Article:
January 19, 2004
I suppose I should recap the status, since it's slightly changed, given the outcome of the Iowa caucuses.
Clark and Lieberman didn't run. I'll be interested in New Hampshire's results next Tuesday.
Posted by charr at 9:57 PM
- John Kerry came in 1st with 38% of the vote
- John Edwards came in 2nd with 32%
- Howard Dean came in 3rd with 18%
- Dick Gephardt came in 4th and says he's dropping out
Wow. I hope and think Dean will be able to do better next week (just so the race is more interesting). Some say Iowa is overrated in its significance and its hard to believe that Dean's money and organization will be unable to make a come back in the next few weeks. But then who would have thought Kerry and Edwards would finish 1, 2 just a week ago?
I was surprised and happy at Dean's placement. I was happy at Edwards for getting 2nd. No doubt, Dean will rise up in NH but Clark is the wildcard. The next several weeks will be very interesting indeed.
I don't think I should feel this way, but I kinda want to laugh at Dean and tell him people are smarter than he thinks. They aren't fooled by his facade and the fact that he doesn't seem to stand for a whole lot.
You've got to stand for something or you'll fall for anything... (I'm singing. Be glad you can't hear it.)
Does anyone get the appeal of Kerry? His look alone turns me off. He looks a bit like Abe Lincoln on a bad day.... I can see the appeal of Edwards - sweet family guy. I like watching Dean. Also, I like watching Clark - he looks so cute in those sweaters :)
Apparently the appeal of Kerry is electability. They like Edwards for his positive message and outlook. The Times quoted one guy saying he liked Kucinich's message, but voted Kerry because he looked more presidential than the other candidates.
I find it interesting that Kerry's ads proclaim his determination to get us off foreign oil... yet he oppposes drilling in the states.
Renee, Why do you have to go and complicate things? Real solutions have no place in campaign politics.
Well, considering that the world's supply of oil is finite, at some point we will have to get off foreign oil and domestic oil. His plan is to shift the amount of foreign oil we consume to alternative energy sources and rely on current domestic wells in the meantime as we complete a transition away from oil dependance.Perhaps it doesn't look feasible to you, and I don't really know if it is, but it's not as patently absurd as you characterize it to be. We really DO need to get off of our foreign oil dependance.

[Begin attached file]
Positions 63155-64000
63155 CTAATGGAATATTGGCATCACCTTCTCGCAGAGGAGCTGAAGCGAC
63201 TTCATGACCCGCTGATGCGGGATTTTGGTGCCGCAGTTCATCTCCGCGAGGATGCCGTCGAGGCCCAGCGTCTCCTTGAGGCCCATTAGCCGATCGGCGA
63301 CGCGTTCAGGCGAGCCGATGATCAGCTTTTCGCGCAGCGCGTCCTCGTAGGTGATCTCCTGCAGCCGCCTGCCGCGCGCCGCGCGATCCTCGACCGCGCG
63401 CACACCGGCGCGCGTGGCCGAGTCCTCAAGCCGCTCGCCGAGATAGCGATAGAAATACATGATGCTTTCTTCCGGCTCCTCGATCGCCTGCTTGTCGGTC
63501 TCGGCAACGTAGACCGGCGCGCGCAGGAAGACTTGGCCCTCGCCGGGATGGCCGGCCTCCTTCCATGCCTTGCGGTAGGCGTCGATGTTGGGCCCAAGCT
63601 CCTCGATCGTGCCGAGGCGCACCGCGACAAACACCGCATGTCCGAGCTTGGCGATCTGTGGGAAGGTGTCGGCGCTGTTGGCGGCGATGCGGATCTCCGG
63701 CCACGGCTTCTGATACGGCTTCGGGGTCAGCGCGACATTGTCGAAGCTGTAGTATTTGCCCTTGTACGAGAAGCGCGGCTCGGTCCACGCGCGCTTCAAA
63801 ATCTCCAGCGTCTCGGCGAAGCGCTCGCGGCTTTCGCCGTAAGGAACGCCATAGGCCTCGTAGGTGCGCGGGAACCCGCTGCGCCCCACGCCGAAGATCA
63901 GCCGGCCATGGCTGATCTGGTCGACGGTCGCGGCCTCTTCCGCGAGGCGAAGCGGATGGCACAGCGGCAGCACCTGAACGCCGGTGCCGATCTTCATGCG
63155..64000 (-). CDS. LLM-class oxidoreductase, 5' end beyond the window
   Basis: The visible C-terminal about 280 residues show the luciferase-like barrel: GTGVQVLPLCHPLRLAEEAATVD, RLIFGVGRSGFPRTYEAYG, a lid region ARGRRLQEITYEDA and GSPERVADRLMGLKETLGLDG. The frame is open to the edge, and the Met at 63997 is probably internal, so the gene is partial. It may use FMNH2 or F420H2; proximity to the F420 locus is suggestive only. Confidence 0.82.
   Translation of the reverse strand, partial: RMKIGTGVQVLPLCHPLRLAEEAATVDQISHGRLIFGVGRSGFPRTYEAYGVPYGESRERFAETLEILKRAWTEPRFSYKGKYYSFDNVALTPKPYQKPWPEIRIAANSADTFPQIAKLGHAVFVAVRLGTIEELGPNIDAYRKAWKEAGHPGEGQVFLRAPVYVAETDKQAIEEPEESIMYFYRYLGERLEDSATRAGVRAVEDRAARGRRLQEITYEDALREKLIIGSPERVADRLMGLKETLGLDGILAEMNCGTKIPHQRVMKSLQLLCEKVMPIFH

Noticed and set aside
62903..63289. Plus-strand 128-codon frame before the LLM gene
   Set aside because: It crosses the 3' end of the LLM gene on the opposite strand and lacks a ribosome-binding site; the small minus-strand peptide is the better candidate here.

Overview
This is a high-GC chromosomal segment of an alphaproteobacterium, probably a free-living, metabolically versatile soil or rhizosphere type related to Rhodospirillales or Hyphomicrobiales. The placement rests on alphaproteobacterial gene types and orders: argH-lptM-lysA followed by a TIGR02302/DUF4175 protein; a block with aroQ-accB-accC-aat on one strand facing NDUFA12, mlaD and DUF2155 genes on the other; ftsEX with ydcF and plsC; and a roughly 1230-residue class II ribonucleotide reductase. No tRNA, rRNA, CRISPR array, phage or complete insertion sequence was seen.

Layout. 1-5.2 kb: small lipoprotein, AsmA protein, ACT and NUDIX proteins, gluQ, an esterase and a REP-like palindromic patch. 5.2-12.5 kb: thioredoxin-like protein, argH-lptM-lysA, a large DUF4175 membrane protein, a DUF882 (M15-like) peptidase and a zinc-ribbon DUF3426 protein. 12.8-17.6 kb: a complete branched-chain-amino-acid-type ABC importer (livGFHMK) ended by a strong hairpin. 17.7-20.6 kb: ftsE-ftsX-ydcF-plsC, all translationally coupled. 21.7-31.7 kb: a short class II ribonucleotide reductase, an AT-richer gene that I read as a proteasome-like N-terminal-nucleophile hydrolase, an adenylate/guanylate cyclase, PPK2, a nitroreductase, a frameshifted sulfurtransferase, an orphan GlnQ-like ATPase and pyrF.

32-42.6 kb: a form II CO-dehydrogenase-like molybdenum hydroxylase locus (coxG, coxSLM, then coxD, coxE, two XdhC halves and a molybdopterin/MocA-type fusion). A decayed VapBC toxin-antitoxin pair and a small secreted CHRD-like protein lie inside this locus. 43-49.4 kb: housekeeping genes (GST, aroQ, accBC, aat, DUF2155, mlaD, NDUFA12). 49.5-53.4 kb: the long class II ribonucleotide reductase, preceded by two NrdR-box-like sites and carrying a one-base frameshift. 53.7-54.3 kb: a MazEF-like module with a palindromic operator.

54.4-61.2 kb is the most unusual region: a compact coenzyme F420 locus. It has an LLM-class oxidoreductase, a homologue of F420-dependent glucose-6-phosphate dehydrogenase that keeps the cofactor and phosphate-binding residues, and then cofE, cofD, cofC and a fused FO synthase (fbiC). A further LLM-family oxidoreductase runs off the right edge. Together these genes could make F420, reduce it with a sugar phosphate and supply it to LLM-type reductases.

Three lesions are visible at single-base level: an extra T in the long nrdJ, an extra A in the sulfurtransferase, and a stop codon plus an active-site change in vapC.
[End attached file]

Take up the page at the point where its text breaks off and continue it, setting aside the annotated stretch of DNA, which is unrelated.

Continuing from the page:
Levi, I of course was being facetious. Both you and Renee have a point. We can't just go off foreign oil. It can't happen in 4 years, and even a gradual decline in dependence on foriegn supplies will raise domestic demand. Ultimately, the goal is for alternative fuel sources, but the domestic wells are necessary in the conversion. And at any rate, it's not really in the president's power to do anything there except provide funding and enthusiasm.
I am all for alternative energy. Hopefully, our retirement cabin will be fueled by the sun and wind. Apparently, we can't make it on the current drills that we have stateside or we would be doing it. Kerry has opposed new drilling. Until alternative sources of energy are more readily available and used, we have to get oil somewhere. Heck, do you expect those moms to drive their kids to soccer practice in a hybrid car? Heavens, no! An Expedition or Navigator is the only thing that will make it over those speed bumps in suburbia. :^/I look forward to the day when we wean ourselves further from oil. It's a pollutant and finite.When dealing with the here and now, though, faced with the choice of kowtowing to Saudi Arabia for oil or drilling in an area the size of a few football fields in Alaska, I favor the latter.